It’s not at all uncommon for people to learn about their spinal stenosis from x-ray or MRI results. Symptoms are typically not present until the condition reaches a more advanced stage. Sometimes, there are no symptoms at all.
So what is spinal stenosis in the neck?
Structures in the spine can narrow abnormally, resulting in the displacement or compression of nerves. This is what is meant by the term “stenosis”. In the case of neck stenosis, the narrowing takes place in a bony tunnel that shelters nerves that lead to the hand, arm, and shoulder. Narrowing in the upper spine or neck may lead to radiating pain, numbness, tingling in the leg or foot, or muscle weakness. In more serious cases, nerves extending to the bladder can also be affected. The pressure can be relieved through surgical procedures like endoscopic spine surgery, or spinal fusion. The endoscopic method involves the surgeon’s use of a very small endoscope to operate inside the bony tunnel. The fusion method forces extra space by separating the spinal discs. Surgery is not the only form of treatment available for this condition. Other types of treatment include:
- physical therapy
- pain pills
Pain pills tend to be the least favorite choice for patients, since they come with a host of nasty side effects (including risk for dependency and interference with other medications). For symptoms that persist, interfere with daily living, sleep, and/or recreational hobbies, surgery may become necessary. Unfortunately, many patients are led to believe that spinal fusions, metal plates and screws, and bone grafts are the only possible solution. Another unfortunate myth is that there is a high chance for paralysis to develop if surgery does not take place right away.
Maintaining normal range of motion for his patients is very important to Dr. Tony Mork, and has been since he opened his practice 13 years ago. According to Dr. Mork, our bodies are designed to move. In cases where surgery is absolutely necessary, he believes soft tissues should be handled delicately. This is only possible with non-invasive type surgeries, where the incision is kept to a minimum size (smaller than 1″).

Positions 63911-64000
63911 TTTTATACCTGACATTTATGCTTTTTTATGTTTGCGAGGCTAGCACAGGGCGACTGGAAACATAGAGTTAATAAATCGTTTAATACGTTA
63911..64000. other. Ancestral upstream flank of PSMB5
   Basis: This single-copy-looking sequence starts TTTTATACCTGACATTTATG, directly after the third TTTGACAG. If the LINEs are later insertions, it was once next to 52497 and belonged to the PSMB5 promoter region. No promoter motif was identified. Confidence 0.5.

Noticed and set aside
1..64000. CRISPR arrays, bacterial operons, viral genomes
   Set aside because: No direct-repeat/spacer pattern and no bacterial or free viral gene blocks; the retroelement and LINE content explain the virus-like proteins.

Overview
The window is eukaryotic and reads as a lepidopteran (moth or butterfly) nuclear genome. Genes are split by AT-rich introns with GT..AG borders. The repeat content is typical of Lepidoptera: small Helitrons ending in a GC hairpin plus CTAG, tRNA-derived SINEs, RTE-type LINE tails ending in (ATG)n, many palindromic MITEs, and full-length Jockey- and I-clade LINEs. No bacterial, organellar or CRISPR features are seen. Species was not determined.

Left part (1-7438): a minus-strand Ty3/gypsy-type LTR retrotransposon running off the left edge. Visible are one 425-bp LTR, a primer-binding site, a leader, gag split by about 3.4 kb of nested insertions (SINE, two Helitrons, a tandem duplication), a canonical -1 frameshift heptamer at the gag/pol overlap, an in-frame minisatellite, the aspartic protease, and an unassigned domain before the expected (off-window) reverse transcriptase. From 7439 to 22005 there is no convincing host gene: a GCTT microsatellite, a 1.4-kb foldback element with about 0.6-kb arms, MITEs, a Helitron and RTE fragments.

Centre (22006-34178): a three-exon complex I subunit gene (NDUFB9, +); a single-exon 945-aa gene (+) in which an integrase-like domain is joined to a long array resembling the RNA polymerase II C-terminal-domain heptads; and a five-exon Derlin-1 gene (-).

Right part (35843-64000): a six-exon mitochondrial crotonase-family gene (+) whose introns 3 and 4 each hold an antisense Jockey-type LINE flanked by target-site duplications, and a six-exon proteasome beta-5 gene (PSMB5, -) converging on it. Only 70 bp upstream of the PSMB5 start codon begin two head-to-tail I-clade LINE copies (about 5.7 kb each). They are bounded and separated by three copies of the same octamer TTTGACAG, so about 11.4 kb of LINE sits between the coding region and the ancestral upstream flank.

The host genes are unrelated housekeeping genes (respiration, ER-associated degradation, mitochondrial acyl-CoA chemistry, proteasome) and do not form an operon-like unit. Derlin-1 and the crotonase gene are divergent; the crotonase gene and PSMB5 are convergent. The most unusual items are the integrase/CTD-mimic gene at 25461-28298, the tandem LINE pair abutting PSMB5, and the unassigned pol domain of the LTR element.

The problem with a fusion is that it does not treat the condition directly. Basic anatomy surrounding the affected area must be restructured, manipulated, and disturbed; often creating additional mobility problems for the patient. The solution is to use an endoscopic spine surgery technique. Healthy tissues and structures can be left alone, while only the problem areas are operated on.
Successful bone removal and nerve decompression are what characterize the endoscopic spine surgery technique. In the practice Dr. Mork founded over a decade ago, this approach is used exclusively because it works without:
- massive and unnecessary incisions
- negatively impacting a patient’s range of motion
- forcing healthy discs apart with invasive fusions
Dr. Mork has found that in most cases, mobility is preserved or even increased by operating on the bone that’s compressing the nerves to the shoulder/arm region. If it becomes necessary to remove any bones of the facet, not enough is removed to affect stability.
Dr. Mork and his colleague Scott Haufe evaluated numerous results and wrote research papers documenting this practice. Their research findings from a two-year followup of neck stenosis decompressions showed very favorable results. In fact, 85% of all Dr. Mork’s surgeries resulted in good or excellent outcomes. This conclusive scientific evidence was enough to convince Dr. Mork to continue with the endoscopic technique. His work was presented in 2011 at a global summit held in Las Vegas, Nevada. The high success rate proves successful outcomes are possible (and more likely) without spinal fusion.
Successfully treating stenosis in the neck is possible, but it’s not simple. In fact, a number of things need to happen. First, the patient experiences symptomatic cervical narrowing (persistent arm or shoulder pain). There is a high likelihood that MRI films have already confirmed the condition. Next, the pain should be correlated with the decompressed nerve. This is carried out by administering nerve-blocking agents like Novocain. If the nerve is identified correctly, the pain temporarily subsides.
After this correlation experiment is complete, the decompression surgery can take place. Dr. Mork prefers to limit himself to an incision of 1/4″ (this is about the size of a dime). He also prefers to keep his patients conscious, using twilight sedation. This makes it possible to complete the surgery on an outpatient basis.
A completely non-invasive procedure is possible for people suffering with this condition. To learn more, call Dr. Mork’s office and ask to schedule a complimentary consultation.